Author:

Perelygin, A.A., Lear, T.L., Zharkikh, A.A., Brinton, M.A., 2006

Abstract:

The structures of the canine, rabbit, bovine and equine EIF2AK2 genes were determined. Each of these genes has a 5' non-coding exon as well as 15 coding exons. All of the canine, bovine and equine EIF2AK2 introns have consensus donor and acceptor splice sites. In the equine EIF2AK2 gene, a unique single nucleotide polymorphism that encoded a Tyr329Cys substitution was detected. Regulatory elements predicted in the promoter region were conserved in ungulates, primates, rodents, Afrotheria (elephant) and Insectifora (shrew).

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Author:

Debruyne, R., 2005. 

Abstract:

Recent molecular phylogenies of the African elephants suggest that there is an evolutionary structure within Loxodonta africana. Some nuclear results (Roca et al., 2001) support the separation of the forest African elephant subspecies L. a. cyclotis as a species distinct from the savannah elephant L. a. africana, on the basis of the recognition of both forming highly divergent (reciprocally monophyletic) clades.

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Author:

Roth, G., Dicke, U., 2005

Abstract:

Intelligence has evolved many times independently among vertebrates. Primates, elephants and cetaceans are assumed to be more intelligent than 'lower' mammals, the great apes and humans more than monkeys, and humans more than the great apes. Brain properties assumed to be relevant for intelligence are the (absolute or relative) size of the brain, cortex, prefrontal cortex and degree of encephalization.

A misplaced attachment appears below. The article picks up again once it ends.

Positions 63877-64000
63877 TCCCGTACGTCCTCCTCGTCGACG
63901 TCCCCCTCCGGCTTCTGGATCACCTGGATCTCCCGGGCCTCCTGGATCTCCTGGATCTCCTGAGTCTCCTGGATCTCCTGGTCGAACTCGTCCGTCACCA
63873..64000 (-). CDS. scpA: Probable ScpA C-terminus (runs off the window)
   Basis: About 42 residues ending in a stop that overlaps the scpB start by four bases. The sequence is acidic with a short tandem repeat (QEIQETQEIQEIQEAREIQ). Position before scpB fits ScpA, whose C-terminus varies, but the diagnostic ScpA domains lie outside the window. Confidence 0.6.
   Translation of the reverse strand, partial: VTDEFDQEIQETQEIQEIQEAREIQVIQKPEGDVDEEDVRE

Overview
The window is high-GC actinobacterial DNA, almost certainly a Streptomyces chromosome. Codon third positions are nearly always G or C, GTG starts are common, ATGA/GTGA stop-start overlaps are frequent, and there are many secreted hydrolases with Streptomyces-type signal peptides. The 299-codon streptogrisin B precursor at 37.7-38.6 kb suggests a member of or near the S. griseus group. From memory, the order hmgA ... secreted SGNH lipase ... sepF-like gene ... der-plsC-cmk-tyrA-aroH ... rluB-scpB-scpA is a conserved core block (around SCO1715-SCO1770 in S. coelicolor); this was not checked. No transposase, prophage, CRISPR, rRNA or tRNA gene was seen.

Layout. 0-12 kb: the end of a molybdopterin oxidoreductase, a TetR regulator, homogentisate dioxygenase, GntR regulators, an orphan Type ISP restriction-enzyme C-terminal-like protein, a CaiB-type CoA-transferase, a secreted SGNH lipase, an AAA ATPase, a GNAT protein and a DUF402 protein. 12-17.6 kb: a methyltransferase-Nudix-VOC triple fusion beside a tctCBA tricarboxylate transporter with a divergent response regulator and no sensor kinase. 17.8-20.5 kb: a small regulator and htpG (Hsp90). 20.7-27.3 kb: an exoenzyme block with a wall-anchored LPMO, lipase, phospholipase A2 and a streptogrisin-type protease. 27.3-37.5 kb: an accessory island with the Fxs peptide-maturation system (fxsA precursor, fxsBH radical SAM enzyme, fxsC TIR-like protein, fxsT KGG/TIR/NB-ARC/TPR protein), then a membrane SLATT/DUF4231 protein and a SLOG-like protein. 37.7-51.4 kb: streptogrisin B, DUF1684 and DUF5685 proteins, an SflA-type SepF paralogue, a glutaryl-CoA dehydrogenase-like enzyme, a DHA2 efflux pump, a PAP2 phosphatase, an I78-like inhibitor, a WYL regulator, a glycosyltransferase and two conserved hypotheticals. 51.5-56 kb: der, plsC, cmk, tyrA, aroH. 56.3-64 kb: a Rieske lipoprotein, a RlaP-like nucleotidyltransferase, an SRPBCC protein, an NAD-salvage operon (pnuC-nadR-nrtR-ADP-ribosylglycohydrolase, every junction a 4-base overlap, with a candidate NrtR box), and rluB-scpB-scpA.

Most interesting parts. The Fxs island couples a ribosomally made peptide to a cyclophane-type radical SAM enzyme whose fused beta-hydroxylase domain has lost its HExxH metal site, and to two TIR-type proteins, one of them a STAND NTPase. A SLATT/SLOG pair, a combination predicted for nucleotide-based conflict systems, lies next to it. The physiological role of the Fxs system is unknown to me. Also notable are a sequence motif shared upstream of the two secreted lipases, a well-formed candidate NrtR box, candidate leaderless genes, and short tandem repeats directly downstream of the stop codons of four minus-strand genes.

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Author:

Debruyne, R., 2004

Abstract:

 African elephants are conventionally classified as a single species: Loxodonta africana (Blumenbach 1797). However, the discovery in 1900 of a smaller form of the African elephant, spread throughout the equatorial belt of this land, has given rise to a debate over the relevance of a second species of elephant in Africa. The twentieth century has not provided any definite answer to this question.

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Author:

Eggert, L.S., Eggert, J.A., Woodruff, D.S., 2003.

Abstract:

African forest elephants are difficult to observe in the dense vegetation, and previous studies have relied upon indirect methods to estimate population sizes. Using multilocus genotyping of noninvasively collected samples, we performed a genetic survey of the forest elephant population at Kakum National Park, Ghana. We estimated population size, sex ratio and genetic variability from our data, then combined this information with field observations to divide the population into age groups.

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